Wittgenstein

He wrote:  “Man may signify things by words, but God signifies by the things themselves.”  Deb Harper was good enough to teach me how to listen to her horses without making a total horse’s xxx of myself.  Words fail me here so read the nuances here in each picture as if you were reading text. (For more pix, go to the Photos menu on the left.)

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Peach Cloud

Peach Cloud

There are certain things, which, like air, I need to live:  Fred, my Bouvier, who is ever-present though he has stepped away these last three years and gavottes in heavenly fields with my aunt whose loss leaves me permanently lonesome; a passionate purpose like my relentlessness about compassion towards animals, especially horses; astrology which brings me closer to those heavenly pastures; and David (though if you tell him, I will deny it immediately) whose radiant inner goodness defeats every attempt he makes to be macho.  My computer and car would be third cousins, important but not as essential as all the former.  Not least are my gardens and within that circle would be my irises and my hostas (although, in case they’re reading this, all my plant and flowering plants are important to me).  I will be posting pictures of my standard White Irises shortly (which are profuse) and the surprising Peach Cloud (tall bearded) which appeared as if by magic in my back garden; at least three feet tall, featuring seven buds on two stems (two only!) and sporting a tangerine beard.  (Who knew?)  My favourite is purple but I must say that just by Peach’s size and leaf fall (quite majestic), I have been seduced into loving–if not its colour–then its sense of its own importance and uniqueness (how many peach-coloured Irises have you seen lately?).  The Iris is connected to the goddess of the Rainbow but that has little to do with my life-long love and attraction to it:  its petals alternately fall in bride-like trains or shy forward in closeted high-school confidentials, and it sits atop a stem so thick and sturdy that no wind-rock can bring it down.  Where in life can you find such delicacy supported by such strength?  Such strength birthing such fragility?…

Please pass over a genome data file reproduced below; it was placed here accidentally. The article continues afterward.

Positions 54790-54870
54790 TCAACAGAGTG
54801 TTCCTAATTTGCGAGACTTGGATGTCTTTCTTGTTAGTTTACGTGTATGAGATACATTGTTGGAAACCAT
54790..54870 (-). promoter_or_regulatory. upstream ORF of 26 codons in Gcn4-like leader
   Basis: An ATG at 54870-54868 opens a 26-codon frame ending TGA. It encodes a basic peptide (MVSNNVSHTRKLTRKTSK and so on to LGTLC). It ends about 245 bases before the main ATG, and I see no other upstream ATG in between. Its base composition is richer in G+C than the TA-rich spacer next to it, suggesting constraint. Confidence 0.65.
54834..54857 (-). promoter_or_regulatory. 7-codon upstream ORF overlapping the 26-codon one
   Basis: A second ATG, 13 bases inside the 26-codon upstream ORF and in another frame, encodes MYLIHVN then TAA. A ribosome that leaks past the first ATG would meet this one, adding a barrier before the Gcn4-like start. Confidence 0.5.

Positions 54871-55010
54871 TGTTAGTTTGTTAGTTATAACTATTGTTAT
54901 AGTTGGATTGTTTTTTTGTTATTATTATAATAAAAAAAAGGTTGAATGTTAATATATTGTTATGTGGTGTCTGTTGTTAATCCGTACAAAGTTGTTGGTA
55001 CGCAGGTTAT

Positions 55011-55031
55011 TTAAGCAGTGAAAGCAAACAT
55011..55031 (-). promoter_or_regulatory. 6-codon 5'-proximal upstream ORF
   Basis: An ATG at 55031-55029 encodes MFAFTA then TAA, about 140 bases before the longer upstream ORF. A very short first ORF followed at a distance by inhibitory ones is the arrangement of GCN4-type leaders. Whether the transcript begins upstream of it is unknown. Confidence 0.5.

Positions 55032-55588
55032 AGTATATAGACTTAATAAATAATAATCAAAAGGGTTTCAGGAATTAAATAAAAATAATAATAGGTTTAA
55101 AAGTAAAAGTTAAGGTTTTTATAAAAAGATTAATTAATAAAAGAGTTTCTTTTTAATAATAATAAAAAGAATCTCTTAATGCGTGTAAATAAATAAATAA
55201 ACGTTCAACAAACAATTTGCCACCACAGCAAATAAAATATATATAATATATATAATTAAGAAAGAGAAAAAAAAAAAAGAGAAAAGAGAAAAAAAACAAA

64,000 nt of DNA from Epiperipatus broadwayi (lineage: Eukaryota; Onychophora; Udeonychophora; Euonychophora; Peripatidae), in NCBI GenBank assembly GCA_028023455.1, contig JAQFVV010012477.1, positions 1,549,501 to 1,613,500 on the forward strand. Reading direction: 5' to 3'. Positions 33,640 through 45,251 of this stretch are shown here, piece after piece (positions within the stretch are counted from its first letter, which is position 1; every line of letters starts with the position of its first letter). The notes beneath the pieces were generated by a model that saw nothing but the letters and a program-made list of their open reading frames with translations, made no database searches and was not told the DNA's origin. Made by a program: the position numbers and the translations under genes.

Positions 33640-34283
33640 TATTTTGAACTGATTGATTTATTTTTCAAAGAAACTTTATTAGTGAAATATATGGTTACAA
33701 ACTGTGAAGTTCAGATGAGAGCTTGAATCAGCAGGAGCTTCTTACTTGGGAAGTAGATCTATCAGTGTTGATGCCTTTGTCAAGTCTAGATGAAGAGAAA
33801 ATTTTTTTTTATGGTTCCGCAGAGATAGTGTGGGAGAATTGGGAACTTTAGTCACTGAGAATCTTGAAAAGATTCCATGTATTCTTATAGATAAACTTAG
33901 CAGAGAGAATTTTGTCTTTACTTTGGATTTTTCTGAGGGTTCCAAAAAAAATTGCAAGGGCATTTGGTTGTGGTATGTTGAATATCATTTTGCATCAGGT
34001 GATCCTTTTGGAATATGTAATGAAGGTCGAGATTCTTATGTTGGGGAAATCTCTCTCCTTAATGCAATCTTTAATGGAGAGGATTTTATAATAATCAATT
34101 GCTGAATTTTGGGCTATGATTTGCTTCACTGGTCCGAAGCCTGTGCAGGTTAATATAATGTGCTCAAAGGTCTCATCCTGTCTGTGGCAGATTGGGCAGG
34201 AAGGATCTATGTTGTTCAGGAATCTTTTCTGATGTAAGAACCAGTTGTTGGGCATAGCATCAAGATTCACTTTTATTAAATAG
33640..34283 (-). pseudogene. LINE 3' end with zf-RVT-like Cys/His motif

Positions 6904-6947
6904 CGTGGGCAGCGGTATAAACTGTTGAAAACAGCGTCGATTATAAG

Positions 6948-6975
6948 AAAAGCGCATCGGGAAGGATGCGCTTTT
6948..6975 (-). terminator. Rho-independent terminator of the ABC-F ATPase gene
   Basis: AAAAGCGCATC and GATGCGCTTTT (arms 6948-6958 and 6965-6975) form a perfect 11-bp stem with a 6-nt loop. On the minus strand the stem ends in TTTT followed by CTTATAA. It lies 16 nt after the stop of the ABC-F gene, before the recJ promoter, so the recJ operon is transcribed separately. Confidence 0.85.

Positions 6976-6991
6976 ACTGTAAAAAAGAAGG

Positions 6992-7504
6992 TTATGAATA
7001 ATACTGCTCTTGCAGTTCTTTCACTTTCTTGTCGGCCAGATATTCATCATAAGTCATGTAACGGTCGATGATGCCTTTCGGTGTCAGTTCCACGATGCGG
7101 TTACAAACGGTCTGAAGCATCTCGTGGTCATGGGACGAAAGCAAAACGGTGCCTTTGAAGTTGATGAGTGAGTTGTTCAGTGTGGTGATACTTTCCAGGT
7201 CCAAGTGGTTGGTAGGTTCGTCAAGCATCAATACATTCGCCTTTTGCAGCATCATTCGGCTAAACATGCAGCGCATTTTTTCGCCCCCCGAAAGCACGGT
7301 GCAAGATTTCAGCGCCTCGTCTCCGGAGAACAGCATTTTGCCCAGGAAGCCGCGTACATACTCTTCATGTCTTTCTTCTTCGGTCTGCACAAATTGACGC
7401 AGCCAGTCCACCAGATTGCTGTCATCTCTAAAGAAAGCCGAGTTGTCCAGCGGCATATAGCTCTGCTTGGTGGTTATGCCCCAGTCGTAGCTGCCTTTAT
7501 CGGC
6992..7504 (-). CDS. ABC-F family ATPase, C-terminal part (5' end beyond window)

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Desperately Seeking… Cynthia (Anyone can Knit)

Desperately Seeking… Cynthia (Anyone can Knit)

It was my “animus prodigious”…like Churchill’s “black dog”…the thing that consumed me, rendered everything I achieved pale by comparison (and, let’s face it:  I’ve been on radio, cable TV–known in two provinces for a skill I will speak of later), and yet, I look at this book I’ve published (to no little acclaim), and all I can think is:  what next?  The gumshoe voyageur must live still within me because what never seems to satisfy me is the thing itself whereas what drives me onward is pursuing the next thing.  No rest at the destination, the achievement itself; there is rest only in striving, reaching for the next thing. In the movie, “Doubt”, the Meryl Streep character says:  “In the pursuit of wrongdoing, one steps away from God.”  This is ambiguous. I think the writer meant “the prosecution of wrongdoing”, not “the pursuit”.  In Ground Manners, Volpone and Rash “pursue” wrongdoing as if wrongdoing were, in and of itself, a thing to be desired and therefore, chased after.  
In that way, yes, they step away from God:  Volpone in his congenital madness, not ever knowing good from evil, just following the lights he was born with, miscreant that he is.  Volpone “pursues” wrongdoing unawares; in his mind, he pursues, avidly, the gratification of pleasure which, for him, is the ultimate good, independent of the moral:  his pursuit is the truly amoral.  Volpone is like a man with no hands desperately wishing to play piano. He is like the limbless but hopeful snake about to read a how-to book on knitting called, “Anyone Can Knit.”  Rash, on the other hand, has found power, seated himself comfortably within its limitless bounds, and pursues wrongdoing–not because, like Volpone, he knows no better–but just because it pleases him to do so.  

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